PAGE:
Showing all posts tagged: Christopher Nolan

Could Christopher Nolan make an exceptional horror film?

28 March 2024

Pretty much anything British/American film maker Christopher Nolan touches, turns to gold. The Batman saga, Inception, Interstellar, Oppenheimer, Tenet, Dunkirk, The Prestige (which I wrote about way back in 2006), Memento. You name it, they’re all winners. Then consider how well Nolan can go from one genre to another, almost seamlessly, be it action, sci-fi, period, war, whatever.

Word then that he’d like to try his hand at making a horror film will probably come as no surprise to aficionados of Nolan’s work. But only if he can find a “really exceptional idea”.

That’s because making a good horror film is a lot like making a good comedy film: difficult. Gore and jump scenes have limited currency because they’re so common. What drives a great horror movie is suspense. “There is no terror in the bang, only in the anticipation of it,” as Alfred Hitchcock once quipped. The really exceptional idea would therefore need an abundance of suspense. And a layered, labyrinthine story, but that’s something Nolan already excels at.

But horror is not my thing, even though I have a few horror titles in my old DVD library. Even if Nolan made a truly Nolan-esque horror film, I’m not exactly sure I’d go and see it.


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Barbie nukes Oppenheimer on opening weekend in America

24 July 2023

Still from Barbie, directed by Greta Gerwig

Still from Barbie, a film by Greta Gerwig.

But all of these box-office taking numbers are staggering:

One of the prime records Barbie is breaking this weekend is the best domestic start for a movie helmed by a female director, with $155M. That figure beats 2019’s Captain Marvel, which was co-helmed by Anna Boden and had a $153M start. Globally, at an estimated $337M, Barbie is the second-best start for a movie from a female after Captain Marvel, which did $456.7M. Big numbers: the entire global haul for Gerwig’s awards-blockbuster crossover 2019 title, Little Women, was $218.8M.

I can’t say I’m surprised, and I think Barbie-mania was as big a thing in Australia as it was the United States. There was no missing the groups of young women and girls especially, adorned in pink, who were on their way to, or from, seeing Barbie at the movies. And this in a small town a couple of hours drive north of Sydney, where we’ve been the last few days.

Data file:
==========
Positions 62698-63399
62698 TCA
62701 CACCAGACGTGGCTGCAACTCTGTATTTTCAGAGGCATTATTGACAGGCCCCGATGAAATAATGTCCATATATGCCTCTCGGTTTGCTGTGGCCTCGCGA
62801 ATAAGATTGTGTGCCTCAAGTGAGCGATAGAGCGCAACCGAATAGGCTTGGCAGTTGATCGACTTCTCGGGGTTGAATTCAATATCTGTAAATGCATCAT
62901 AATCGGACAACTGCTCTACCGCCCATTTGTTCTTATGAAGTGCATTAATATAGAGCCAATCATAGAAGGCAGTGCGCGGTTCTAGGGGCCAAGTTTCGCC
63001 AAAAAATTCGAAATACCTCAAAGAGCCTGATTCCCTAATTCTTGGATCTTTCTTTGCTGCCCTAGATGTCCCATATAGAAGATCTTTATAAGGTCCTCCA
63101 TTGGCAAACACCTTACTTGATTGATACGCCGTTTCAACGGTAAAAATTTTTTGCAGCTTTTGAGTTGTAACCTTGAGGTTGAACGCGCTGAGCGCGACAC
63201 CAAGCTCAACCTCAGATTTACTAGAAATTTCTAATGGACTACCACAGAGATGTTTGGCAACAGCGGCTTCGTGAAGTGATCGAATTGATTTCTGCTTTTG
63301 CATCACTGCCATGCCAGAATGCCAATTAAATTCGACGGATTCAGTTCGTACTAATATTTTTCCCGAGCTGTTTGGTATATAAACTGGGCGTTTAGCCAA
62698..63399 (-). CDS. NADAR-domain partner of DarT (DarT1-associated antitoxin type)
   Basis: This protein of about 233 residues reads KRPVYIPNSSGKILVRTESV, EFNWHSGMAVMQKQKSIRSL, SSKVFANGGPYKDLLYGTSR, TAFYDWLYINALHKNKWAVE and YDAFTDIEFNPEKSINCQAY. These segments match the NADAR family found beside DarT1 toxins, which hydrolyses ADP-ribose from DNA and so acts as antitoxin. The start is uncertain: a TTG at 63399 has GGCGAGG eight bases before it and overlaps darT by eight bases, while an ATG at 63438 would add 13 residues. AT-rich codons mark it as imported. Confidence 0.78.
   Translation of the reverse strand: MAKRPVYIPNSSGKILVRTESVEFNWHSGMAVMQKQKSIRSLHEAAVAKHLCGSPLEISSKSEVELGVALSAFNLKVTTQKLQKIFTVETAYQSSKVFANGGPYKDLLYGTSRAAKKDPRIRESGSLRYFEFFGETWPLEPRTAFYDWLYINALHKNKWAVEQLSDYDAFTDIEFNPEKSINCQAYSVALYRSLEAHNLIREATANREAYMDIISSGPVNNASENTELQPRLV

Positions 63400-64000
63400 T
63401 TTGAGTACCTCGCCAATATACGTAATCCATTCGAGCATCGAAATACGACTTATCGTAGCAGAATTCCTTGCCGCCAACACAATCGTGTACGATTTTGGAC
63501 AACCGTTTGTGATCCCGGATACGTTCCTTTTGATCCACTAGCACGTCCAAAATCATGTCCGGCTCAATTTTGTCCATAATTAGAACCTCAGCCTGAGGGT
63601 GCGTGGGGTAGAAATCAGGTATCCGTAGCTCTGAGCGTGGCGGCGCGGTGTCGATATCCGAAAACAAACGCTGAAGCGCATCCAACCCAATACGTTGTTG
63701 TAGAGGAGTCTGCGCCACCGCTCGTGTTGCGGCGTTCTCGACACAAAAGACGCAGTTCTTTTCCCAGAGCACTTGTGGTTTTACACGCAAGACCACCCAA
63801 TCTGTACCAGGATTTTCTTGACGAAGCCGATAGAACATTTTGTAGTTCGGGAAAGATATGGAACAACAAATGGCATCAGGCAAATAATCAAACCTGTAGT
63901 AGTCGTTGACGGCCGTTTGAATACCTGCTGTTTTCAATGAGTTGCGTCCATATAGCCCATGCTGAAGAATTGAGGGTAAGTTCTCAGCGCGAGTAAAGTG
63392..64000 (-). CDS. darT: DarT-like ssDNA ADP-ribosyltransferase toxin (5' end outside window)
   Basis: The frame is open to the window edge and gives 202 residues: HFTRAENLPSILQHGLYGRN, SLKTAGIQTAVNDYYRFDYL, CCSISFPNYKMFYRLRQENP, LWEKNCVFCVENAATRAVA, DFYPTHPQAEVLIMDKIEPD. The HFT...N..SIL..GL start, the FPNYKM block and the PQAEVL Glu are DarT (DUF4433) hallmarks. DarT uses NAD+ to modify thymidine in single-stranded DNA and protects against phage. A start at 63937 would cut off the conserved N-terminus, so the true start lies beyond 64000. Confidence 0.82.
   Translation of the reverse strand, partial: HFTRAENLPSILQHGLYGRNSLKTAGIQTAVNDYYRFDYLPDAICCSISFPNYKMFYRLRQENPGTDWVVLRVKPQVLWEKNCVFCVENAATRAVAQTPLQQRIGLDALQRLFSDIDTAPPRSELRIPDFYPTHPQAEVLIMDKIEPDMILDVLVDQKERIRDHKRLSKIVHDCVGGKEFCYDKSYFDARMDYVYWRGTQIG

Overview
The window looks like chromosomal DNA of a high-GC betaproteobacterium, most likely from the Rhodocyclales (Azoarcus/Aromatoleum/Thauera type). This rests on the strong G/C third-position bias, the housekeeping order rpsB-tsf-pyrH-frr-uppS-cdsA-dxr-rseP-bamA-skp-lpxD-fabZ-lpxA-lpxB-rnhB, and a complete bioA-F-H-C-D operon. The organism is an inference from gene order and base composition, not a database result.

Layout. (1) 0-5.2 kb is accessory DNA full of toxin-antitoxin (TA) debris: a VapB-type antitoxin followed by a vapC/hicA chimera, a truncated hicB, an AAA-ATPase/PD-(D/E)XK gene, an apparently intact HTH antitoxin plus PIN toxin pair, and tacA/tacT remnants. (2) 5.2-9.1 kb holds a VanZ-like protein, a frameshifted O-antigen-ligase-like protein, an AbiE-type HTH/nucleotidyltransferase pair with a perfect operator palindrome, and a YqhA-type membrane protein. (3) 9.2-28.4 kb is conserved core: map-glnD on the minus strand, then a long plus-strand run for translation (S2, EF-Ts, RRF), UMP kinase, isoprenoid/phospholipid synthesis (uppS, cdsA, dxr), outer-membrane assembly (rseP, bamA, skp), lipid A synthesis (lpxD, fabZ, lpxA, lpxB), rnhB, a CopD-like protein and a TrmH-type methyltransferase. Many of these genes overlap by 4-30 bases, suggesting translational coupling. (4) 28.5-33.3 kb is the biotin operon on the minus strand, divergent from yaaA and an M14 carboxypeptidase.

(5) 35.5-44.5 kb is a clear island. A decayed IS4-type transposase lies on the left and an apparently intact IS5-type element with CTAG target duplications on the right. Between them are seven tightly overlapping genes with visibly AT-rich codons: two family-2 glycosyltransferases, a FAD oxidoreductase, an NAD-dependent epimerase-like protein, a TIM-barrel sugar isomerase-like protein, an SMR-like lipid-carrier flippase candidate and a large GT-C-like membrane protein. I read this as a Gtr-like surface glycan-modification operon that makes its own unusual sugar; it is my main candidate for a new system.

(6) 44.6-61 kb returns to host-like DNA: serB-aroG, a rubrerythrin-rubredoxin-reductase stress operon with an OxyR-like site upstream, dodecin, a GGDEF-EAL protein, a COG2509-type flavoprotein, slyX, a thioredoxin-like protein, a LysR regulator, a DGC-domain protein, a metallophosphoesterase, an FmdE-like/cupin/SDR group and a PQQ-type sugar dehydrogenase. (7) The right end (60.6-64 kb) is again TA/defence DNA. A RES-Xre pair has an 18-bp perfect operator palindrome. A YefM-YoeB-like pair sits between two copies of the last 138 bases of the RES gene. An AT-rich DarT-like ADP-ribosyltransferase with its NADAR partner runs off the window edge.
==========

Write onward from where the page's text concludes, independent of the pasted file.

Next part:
The numbers for Barbie’s opening rival, the Christopher Nolan made Oppenheimer, are still impressive though. I wonder if the J. Robert Oppenheimer bio-pic will pick up on the long tail what it might have missed on the opening weekend.

Update: here are the Australian box office numbers for last weekend, the period Thursday 20 July through to Sunday 23 July 2023. Movies typically open on Thursdays in Australia (because, who wants to go to the movies on a Friday), hence the four day reporting period. Whatever, you can see Barbie well out in front of Oppenheimer.


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The fiery brilliance of Oppenheimer was achieved with no CGI

11 July 2023

Oppenheimer, American filmmaker Christopher Nolan’s bio-pic about J. Robert Oppenheimer, the American scientist often referred to as the “father of the atomic bomb”, opens in Australian cinemas on Thursday 20 July 2023.

This is a film that stands to be remarkable for many reasons, but few people would have ventured to say that would be on account of computer-generated imagery (CGI), or, as the case may be, lack thereof. But according to Ryan O’Rourke, writing for Collider, Nolan has said Oppenheimer contains no CGI whatsoever.

Take a look at all fiery explosions we see in the trailer. Is the absence of CGI incredible, or what?


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The Prestige, a film by Christopher Nolan, with Hugh Jackman, Christian Bale

30 November 2006

First an aside, I wonder if The Prestige was the team behind 2005’s Batman Begins deciding to apply their collective acting and producing talents to a completely different story? We have Christian Bale, Michael Caine, and director Christopher Nolan, all from Batman Begins, present here.

The Prestige traces the unhealthy obsession (is any obsession healthy though?) friends turned rivals, Alfred Borden (Bale) and Robert Angier (Hugh Jackman), have with each other’s magic acts, and the ends one will go to, so as to out do the other.

Caught up in this rivalry is Scarlett Johansson as stage assistant, Olivia, who becomes romantically involved with both men during the course of proceedings. And though I knew David Bowie was also in the movie, I didn’t recognise him as Tesla, an American inventor competing with Thomas Edison.

Originally published Thursday 30 November 2006.


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